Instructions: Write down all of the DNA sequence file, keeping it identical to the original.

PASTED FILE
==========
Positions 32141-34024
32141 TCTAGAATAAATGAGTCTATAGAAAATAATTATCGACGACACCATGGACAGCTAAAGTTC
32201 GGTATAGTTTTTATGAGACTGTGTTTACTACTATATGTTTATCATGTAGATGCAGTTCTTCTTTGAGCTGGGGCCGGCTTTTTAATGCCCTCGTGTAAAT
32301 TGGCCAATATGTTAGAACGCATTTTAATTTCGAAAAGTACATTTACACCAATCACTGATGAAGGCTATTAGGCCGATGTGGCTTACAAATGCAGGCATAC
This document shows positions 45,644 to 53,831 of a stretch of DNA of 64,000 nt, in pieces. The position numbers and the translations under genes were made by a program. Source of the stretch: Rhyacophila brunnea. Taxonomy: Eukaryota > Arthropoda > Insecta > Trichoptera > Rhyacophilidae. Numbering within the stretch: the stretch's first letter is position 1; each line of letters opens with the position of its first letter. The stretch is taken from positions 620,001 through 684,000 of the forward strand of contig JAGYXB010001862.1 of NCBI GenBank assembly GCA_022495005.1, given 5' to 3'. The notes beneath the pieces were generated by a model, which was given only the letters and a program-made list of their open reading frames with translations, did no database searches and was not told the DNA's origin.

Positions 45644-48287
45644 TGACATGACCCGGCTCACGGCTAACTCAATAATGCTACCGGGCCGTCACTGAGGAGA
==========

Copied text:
Positions 32141-34024
32141 TCTAGAATAAATGAGTCTATAGAAAATAATTATCGACGACACCATGGACAGCTAAAGTTC
32201 GGTATAGTTTTTATGAGACTGTGTTTACTACTATATGTTTATCATGTAGATGCAGTTCTTCTTTGAGCTGGGGCCGGCTTTTTAATGCCCTCGTGTAAAT
32301 TGGCCAATATGTTAGAACGCATTTTAATTTCGAAAAGTACATTTACACCAATCACTGATGAAGGCTATTAGGCCGATGTGGCTTACAAATGCAGGCATAC
This document shows positions 45,644 to 53,831 of a stretch of DNA of 64,000 nt, in pieces. The position numbers and the translations under genes were made by a program. Source of the stretch: Rhyacophila brunnea. Taxonomy: Eukaryota > Arthropoda > Insecta > Trichoptera > Rhyacophilidae. Numbering within the stretch: the stretch's first letter is position 1; each line of letters opens with the position of its first letter. The stretch is taken from positions 620,001 through 684,000 of the forward strand of contig JAGYXB010001862.1 of NCBI GenBank assembly GCA_022495005.1, given 5' to 3'. The notes beneath the pieces were generated by a model, which was given only the letters and a program-made list of their open reading frames with translations, did no database searches and was not told the DNA's origin.

Positions 45644-48287
45644 TGACATGACCCGGCTCACGGCTAACTCAATAATGCTACCGGGCCGTCACTGAGGAGA